The Swamp logo

“Woke Capitalism” Doesn’t Work for America’s Poor

How did progressive ideals transform into a marketing strategy for corporations, undermining the goals of the working class in the name of corporate responsibility?

By Paige HollowayPublished 5 months ago 18 min read
© Image created with AI; Paige Holloway assumes responsibility for the provenance and copyright.

Once, the Left represented the fight for social justice, striving to dismantle classism and inequity. It was a symbol of unity for the oppressed, the proletariat, and the marginalized, pushing back against the bourgeoisie’s grip on society. However, it appears that the tables have turned; “woke” ideology, once an expression of awareness of social injustice, has transformed into a bourgeois identitarian movement, betraying its foundation.

There is no more sinister manifestation of this betrayal than the emergence of “woke capitalism”, the phenomenon of corporations adopting progressive stances on social, political, and environmental issues to attract customers and gain public approval (Gelles, 2018). This article explores how progressive ideals have transformed into a marketing strategy for corporations, thus undermining the goals of working class in the name of corporate responsibility.

A Brief History of “Wokeism”

Leftism, in its 19th-century origins, aimed to challenge capitalism’s inequalities, advocating for a classless society with power resting in the proletariat’s hands (Marx & Engels, 1848). However, the 21st-century “Woke” Left, preoccupied with virtue signaling and identity politics, has strayed far from its roots.

From Black Vernacular to Bourgeois Virtue Signaling

The term “woke” has its roots in African American Vernacular English (AAVE), originating in the early 20th century as a colloquialism meaning “awake” or “aware.” Over time, the term evolved to signify a heightened consciousness about social and political issues, particularly those related to civil rights and racial injustice. The modern usage of “woke” gained traction in the wake of the 2013 acquittal of Trayvon Martin’s killer, with the subsequent rise of the Black Lives Matter movement. The phrase “stay woke” became a rallying cry for activists urging vigilance against systemic racism and injustice.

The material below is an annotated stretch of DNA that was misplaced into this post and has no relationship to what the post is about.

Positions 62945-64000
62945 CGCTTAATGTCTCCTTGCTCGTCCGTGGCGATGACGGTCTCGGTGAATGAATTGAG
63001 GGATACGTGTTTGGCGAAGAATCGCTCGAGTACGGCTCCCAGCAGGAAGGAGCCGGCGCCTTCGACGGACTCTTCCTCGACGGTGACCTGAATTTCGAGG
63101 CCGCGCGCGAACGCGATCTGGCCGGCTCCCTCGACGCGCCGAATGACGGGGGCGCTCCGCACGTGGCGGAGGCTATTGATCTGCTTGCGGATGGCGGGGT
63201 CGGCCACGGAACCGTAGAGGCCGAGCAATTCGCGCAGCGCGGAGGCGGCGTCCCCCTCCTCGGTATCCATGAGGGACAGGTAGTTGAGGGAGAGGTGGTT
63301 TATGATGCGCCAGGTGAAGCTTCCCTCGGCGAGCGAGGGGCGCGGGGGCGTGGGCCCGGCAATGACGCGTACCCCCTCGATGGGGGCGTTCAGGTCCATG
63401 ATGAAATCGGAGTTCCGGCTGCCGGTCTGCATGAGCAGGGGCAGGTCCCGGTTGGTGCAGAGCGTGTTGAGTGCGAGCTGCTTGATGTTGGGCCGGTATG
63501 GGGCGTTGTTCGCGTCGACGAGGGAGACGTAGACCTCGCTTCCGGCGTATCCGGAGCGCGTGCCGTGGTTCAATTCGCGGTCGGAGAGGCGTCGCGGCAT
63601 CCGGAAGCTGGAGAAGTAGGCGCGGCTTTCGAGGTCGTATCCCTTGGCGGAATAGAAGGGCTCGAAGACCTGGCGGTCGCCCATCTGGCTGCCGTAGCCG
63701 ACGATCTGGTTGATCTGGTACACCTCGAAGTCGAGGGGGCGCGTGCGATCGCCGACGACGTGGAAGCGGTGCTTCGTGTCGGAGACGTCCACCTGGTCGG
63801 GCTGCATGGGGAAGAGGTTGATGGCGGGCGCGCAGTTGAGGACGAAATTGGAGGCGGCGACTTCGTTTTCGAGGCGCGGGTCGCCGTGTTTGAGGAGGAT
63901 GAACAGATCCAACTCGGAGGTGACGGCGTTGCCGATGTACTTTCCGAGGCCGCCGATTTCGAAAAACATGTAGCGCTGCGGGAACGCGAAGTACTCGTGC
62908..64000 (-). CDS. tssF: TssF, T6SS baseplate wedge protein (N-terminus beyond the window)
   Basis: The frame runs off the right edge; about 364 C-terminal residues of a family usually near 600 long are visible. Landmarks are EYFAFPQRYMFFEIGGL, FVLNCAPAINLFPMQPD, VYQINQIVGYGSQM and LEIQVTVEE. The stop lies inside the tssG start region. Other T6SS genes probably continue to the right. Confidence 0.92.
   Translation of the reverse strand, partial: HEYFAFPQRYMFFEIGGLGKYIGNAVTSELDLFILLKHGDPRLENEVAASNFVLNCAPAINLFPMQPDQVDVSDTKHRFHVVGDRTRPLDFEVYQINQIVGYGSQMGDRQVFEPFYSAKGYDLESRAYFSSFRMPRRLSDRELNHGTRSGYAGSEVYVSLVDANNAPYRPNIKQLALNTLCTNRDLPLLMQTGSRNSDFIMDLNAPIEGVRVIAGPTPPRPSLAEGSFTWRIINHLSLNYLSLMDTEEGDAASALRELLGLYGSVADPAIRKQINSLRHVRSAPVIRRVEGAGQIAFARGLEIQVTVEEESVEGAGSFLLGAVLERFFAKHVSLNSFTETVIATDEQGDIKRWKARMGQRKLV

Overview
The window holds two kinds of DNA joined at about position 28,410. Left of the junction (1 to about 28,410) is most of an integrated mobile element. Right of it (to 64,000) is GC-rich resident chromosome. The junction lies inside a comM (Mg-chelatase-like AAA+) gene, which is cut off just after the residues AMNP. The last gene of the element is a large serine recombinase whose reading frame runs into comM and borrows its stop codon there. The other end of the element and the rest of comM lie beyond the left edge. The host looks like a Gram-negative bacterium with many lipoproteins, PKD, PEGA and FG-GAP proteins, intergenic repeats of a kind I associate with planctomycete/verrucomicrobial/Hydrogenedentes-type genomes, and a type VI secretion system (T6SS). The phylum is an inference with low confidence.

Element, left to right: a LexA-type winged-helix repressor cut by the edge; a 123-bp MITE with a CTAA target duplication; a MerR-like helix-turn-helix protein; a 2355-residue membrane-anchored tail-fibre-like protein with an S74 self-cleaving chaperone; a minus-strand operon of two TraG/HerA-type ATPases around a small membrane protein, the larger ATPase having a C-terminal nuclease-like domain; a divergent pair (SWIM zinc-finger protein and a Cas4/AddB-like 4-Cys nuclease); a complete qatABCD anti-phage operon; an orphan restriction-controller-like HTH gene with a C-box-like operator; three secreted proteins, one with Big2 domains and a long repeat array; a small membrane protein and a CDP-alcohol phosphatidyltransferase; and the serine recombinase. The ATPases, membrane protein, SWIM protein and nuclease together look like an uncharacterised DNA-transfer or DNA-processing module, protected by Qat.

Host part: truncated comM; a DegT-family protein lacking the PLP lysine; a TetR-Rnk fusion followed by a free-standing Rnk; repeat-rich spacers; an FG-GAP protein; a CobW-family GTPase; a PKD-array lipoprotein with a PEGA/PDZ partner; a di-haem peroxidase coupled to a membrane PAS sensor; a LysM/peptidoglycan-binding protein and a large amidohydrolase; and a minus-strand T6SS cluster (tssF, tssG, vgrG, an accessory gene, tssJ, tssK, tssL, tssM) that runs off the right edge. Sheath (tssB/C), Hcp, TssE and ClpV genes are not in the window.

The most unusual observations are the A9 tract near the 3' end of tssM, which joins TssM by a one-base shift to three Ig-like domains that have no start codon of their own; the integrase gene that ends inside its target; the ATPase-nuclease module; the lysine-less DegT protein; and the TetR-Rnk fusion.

However, in recent years, the term has been co-opted and broadened to encompass a wide range of social and political causes, often leading to criticism and debates about its appropriation, dilution, and the potential for performative activism. The appropriation of “woke” by white liberals (Kendi, 2019) exemplifies this hypocrisy, with bourgeois ideology diluting the movement’s essence.

The Hypocrisy of “Identity Politics”

Accusations of elitism, classism, and fascism against the Right ring hollow when considering the bourgeoisification of wokeness. This movement displays the same elitism it claims to oppose, with “woke capitalists” and social justice CEOs protecting the very system they criticize (Douthat, 2021). As a result, the working class is increasingly driven to the Right, as the Left has abandoned economic redistribution and labor rights in favor of globalization, multiculturalism, and identity politics (Piketty, 2018).

The consequences of this shift are significant; while the “Woke” Left focuses on identity politics and social media attention, the staggering levels of income inequality in the United States remain unaddressed (Saez & Zucman, 2019). Leftism has been hijacked by bourgeois identitarian movements that sidelined the working class.

How Does “Woke Capitalism” Work?

Ben & Jerry’s, the popular ice cream brand, is often cited as a pioneer of socially responsible business practices (Ben & Jerry’s, 2021). Founded in 1978, the company champions progressive causes, such as fair trade, environmental sustainability, and marriage equality. This has set a precedent for other brands to follow. The late 20th century also saw the rise of cause marketing, with companies partnering with nonprofits and charities to raise funds and awareness for various social issues (Adkins, 2000).

In recent years, consumers have become increasingly vocal about their expectations of ethical business practices (Nielsen, 2018). Shareholder activism has also driven corporate responsibility (Davis & Kim, 2015). As a result, businesses have been compelled to adopt a more socially conscious approach to their operations. They have embraced a culture of woke capitalism to appease stakeholders.

Role of Social Media in Woke Capitalism